After a sufficient axial pulling force has been applied to sealing tab 8 and retracting element 10, the piston member 6 will be relocated and anchored at the proximal end of suction tube 1 to preserve the integrity of the vacuum therewithin. More particularly, the spring-like memory of the resilient piston member 6 will cause the lip 18 thereof to rotate in a radially outward direction and into receipt by the peripheral locking groove 24 at the proximal end of suction tube 1, whereby to automatically return piston 6 to its initial non-stressed configuration, as shown in FIG. 5. The receipt of lip 18 in locking groove 24 anchors the piston member 6 at the proximal end of tube 1 and prevents any further axial displacement of the piston member 6 through the interior of tube 1.
However, the user continues to pull the sealing tab 8 and the retracting element 10 attached thereto in a proximal direction. With the piston member 6 anchored at the proximal end of suction tube 1, the proximal pulling force applied to sealing tab 8 will be transferred to locking pin 16 via retracting element 10. Accordingly, the locking pin 16 will now be removed from the locking receptacle 22 of piston member 6 via channel 17 (best represented in FIG. 4), when the proximal pulling force overcomes the engagement between pin 16 and receptacle 22. The integrally connected sealing tab 8, retracting element 10 and locking pin 16 may then be discarded. with sealing member 4 secured across the distal end of tube 1, piston member 6 anchored across the proximal end, and a vacuum established in the space therebetween, the suction tube 1 is now adapted to communicate with a hypodermic needle so that tube 1 may be automatically infused with a fluid sample.
By way of example, one particular application for the suction tube 1 is the evacuated blood collection tube illustrated in FIG. 6 of the drawings. More particularly, and as will be known to phlebotomists, a syringe assembly 30 is provided included an outer sleeve 31 having open and closed ends. Evacuated blood collection tube 1 is positioned through the open end of the outer sleeve 31. A double ended hypodermic needle 32 is supported at the closed end of the outer sleeve 31, such that one end of the needle 32 extends proximally through the needle docking cavity (designated 14 in FIG. 2) of the distal sealing member 4, while the opposite end of needle 32 extends distally from the sleeve 31 to make a veni puncture. Thus, a sample of the patient's blood can be automatically drawn into the collection tube 1 via needle 32 for subsequent testing.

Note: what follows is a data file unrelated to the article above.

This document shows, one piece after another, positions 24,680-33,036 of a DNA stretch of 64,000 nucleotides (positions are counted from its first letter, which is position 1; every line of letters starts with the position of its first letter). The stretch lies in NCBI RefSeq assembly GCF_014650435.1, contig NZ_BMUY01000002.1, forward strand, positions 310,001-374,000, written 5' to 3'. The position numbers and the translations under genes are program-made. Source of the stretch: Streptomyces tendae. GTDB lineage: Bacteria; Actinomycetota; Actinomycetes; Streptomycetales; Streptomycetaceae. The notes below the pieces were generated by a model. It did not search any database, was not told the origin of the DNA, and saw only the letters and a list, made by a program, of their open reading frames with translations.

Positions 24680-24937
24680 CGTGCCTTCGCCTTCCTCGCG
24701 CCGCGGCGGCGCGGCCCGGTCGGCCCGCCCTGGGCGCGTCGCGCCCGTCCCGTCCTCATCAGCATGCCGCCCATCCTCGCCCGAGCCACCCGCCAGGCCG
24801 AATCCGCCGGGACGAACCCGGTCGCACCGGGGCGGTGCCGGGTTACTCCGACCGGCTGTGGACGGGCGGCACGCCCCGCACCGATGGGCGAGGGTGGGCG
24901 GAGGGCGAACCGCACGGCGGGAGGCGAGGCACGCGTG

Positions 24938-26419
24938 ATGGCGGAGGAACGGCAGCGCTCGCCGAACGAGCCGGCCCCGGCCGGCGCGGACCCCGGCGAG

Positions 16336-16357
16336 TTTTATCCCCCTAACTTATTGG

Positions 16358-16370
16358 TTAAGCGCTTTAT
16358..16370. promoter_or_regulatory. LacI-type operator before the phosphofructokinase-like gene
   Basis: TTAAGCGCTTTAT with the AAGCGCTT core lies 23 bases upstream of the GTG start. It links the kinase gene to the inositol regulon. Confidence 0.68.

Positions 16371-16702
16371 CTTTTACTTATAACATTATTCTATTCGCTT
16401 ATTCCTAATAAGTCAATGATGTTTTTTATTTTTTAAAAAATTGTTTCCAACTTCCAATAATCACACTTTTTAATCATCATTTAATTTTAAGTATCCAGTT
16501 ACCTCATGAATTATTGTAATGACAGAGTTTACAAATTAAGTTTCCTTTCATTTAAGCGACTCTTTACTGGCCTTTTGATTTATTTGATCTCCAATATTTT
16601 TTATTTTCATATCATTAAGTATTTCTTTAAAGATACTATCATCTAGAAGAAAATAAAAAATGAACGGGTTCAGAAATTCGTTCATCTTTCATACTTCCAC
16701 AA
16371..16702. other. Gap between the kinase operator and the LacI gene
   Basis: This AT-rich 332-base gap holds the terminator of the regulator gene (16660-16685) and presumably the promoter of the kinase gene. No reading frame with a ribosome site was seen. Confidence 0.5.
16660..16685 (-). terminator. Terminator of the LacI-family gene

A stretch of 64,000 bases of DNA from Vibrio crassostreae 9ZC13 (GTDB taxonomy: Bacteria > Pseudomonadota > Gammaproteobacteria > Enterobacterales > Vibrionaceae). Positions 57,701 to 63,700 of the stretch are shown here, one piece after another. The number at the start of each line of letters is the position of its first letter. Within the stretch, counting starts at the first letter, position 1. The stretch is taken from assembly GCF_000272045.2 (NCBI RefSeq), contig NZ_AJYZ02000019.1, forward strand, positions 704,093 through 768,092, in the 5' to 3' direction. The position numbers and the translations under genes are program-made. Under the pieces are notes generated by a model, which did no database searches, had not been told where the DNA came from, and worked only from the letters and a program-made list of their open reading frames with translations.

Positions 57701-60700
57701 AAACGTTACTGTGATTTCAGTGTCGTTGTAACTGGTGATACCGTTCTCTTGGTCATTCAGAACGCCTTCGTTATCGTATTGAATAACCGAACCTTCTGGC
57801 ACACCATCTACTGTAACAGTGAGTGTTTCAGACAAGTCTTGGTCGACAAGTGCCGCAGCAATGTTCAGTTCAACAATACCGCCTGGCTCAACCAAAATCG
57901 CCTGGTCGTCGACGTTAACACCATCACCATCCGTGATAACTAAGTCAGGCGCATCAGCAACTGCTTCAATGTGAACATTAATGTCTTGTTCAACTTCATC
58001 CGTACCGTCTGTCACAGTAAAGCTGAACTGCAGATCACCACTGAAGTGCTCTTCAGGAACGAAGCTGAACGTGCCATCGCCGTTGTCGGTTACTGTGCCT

FIGS. 7 and 8 of the drawings illustrate an alternate embodiment of the manually evacuated suction tube 1 of FIGS. 1-6. In the event that the suction tube is to be used as a blood collection tube, the suction tube 40 of FIG. 8 will allow a blood sample to be centrifuged, whereby to separate the red blood cells and blood serum from one another. As was earlier disclosed, the suction tube 1 is preferably fabricated from a shatter-resistant material, such as acrylic. However, an acrylic material may not induce an adequate coagulation of the blood within the tube. The suction tube 40 of FIGS. 7 and 8 overcomes the foregoing problem and permits the patient's red blood cells and serum to be separated and accessed from opposite ends of the tube.
More particularly, the suction tube 40 is constructed in a substantially similar manner to the construction of tube 1. That is, an end plug 42 (of FIG. 7) is retained by an air-tight fit within the distal end of tube 40. However, unlike the end plug 2 of tube 1, end plug 42 includes a seal member 44 and a piston member 46 which are initially separated from one another. Moreover, a cylindrical gripping arm 48 is coextensively formed with and extended axially from the proximal end of piston member 46. The distal end of piston member 46 includes a hollow, open ended chamber 50 in which a thixotropic gel 52 is located. As will be known to those skilled in the art, the thixotropic gel 52 is a highly viscous polymer which has a density intermediate the densities of blood serum and red blood cells. In order to enhance the clotting of the blood sample within the acrylic tube 40, a catalysing agent 54 is added to gel 50. By way of example, catalysing agent 54 may be silicon, diatomaceous earth, thrombin, or the like.